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 Climate Change

Energy
Published on: Feb. 15, 2020, 10:19 a.m.
India must produce over 30 times more solar power to transition coal jobs: study
  • India needs to step up solar production to support labour from phased out coal industry. Credit: ESA_events

By Business India Editorial

India is making steady strides in achieving its target of attaining 175 GW of renewable energy by 2022. But while plenty of attention is being paid to creating infrastructure, financing green power projects and moving away from coal energy, perhaps some thought should also be given to ensuring that labourers of the coal sector are not made redundant.

A new study published in the journal Environmental Research Letters [read here] examines the scope and steps required to move mining related jobs to the renewable energy sector. It focused on the world’s top coal-producing countries: China, India, the US, and Australia, accounting for over 70 per cent of global coal production.

The study first estimated the local solar and wind capacity required to be built in coal mining areas in these countries to enable local miners to transition to solar or wind jobs (since reports suggest these sectors represent over half of today’s renewable energy jobs). Next, it conducted an analysis to assess whether there are suitable solar and wind power resources in the local areas around coal mines. The study then calculated the total national solar and wind capacity required to transition all miners living in suitable areas to such jobs.

Research showed that nearly all coal mining areas in India are suitable for solar power but not for wind power. As per the data, 485,000 coal miners produce over 700 million tonnes of coal annually, with production being concentrated in Chhattisgarh, Jharkhand, Orissa, Madhya Pradesh and Telangana.

The study notes that “1.96 GWe of solar power capacity would need to be installed in each local coal mining area to transition all coal miners to local solar jobs.” That translates into an additional 960 GW of capacity on the national level. “This would mean increasing the current capacity by nearly 37 times (from today’s capacity of 27 GWe)”.

Nearly all Australian coal mines surveyed also showed suitability for solar power, while a majority of U.S. mines (62 per cent) fit the bill. However, only 29 per cent of Chinese mines showed suitability. Speaking on the viability of moving jobs from coal to solar, Sunil Jain, CEO, Hero Future Energies, said: “Indian economy has to evolve as a wind/solar dominated power sector. In my opinion this would take nearly 10 years or more to become a reality. When the country has embarked on a target of 450 GW of renewables by 2030, this sector would be hiring minimum 5 million work force. This transition is likely to demand large scale re-training and re-deployment of labour from mining and thermal power sector.”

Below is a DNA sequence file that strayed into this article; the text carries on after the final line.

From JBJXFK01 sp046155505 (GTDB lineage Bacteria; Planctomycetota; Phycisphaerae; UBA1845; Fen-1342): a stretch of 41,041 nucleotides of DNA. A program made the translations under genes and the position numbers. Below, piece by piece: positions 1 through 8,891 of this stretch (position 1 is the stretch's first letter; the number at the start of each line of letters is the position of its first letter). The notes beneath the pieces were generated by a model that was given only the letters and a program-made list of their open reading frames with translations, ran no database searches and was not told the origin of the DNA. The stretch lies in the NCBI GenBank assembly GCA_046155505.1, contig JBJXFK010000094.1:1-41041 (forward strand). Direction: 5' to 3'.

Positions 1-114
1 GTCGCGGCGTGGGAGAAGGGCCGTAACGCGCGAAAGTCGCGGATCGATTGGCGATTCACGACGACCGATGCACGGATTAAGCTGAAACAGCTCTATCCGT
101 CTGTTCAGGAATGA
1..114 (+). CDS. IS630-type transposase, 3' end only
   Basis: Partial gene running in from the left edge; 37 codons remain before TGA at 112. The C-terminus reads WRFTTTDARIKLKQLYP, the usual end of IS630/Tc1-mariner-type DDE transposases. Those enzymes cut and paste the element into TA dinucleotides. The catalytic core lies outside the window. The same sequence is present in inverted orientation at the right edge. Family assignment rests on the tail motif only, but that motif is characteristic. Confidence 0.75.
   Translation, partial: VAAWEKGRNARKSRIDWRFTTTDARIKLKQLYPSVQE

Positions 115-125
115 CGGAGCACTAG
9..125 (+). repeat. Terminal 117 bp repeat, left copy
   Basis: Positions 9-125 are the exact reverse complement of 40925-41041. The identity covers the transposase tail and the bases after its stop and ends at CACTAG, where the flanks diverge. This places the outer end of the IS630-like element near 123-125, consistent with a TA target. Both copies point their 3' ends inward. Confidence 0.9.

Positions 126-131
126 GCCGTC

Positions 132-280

Ashish Khanna, president – renewables, Tata Power Company, believes that rather than transitioning completely from thermal power, India should develop a system to allow coal and renewable power to co-exist. “In this co-existing environment, coal based jobs will not be required to be replaced, however all most all new employment opportunities will be coming from project execution & operations renewable projects,” Khanna said. “Once our targets of >100 GW of renewable energy will be achieved, operating renewable plants will be multi-billion dollar business. Over the last two decades we have already witnessed the emergence of India as world leader in IT services, considering the adoption of technology, criticality of technical services, especially in renewables, and availability of technical workforce in our country, I am confident that in this decade India will not only provide massive employability but will emerge as world leader in operating services for renewables,” he added.

As India continues to struggle with growing unemployment rates—7.7 per cent in December 2019, slightly higher than November 2019 figures, as reported by the Centre for Monitoring Indian Economy [more here]—studies such as ‘Solar has greater techno-economic resource suitability than wind for replacing coal mining jobs’ serve as a reminder to ensure holistic, sustained future employment growth.

In a column for Business India [read here], Neeraj Kuldeep, programme associate at the Council on Energy, Environment and Water, argued that a sustainable energy sector needs a sustainable workforce. “India’s energy transition promises jobs but needs a trained workforce,” Kuldeep wrote while discussing the challenges facing hiring in the renewable energy sector.

Factors such as constantly changing policies and investments, remote project locations, a lack of skilled workers and limited transferability of skills can prove to be hurdles in finding employees. Kuldeep offered solutions including generating greater demand certainty, promoting distributed renewables, incorporating the latest technology in training workers on site and localising production of infrastructure components.


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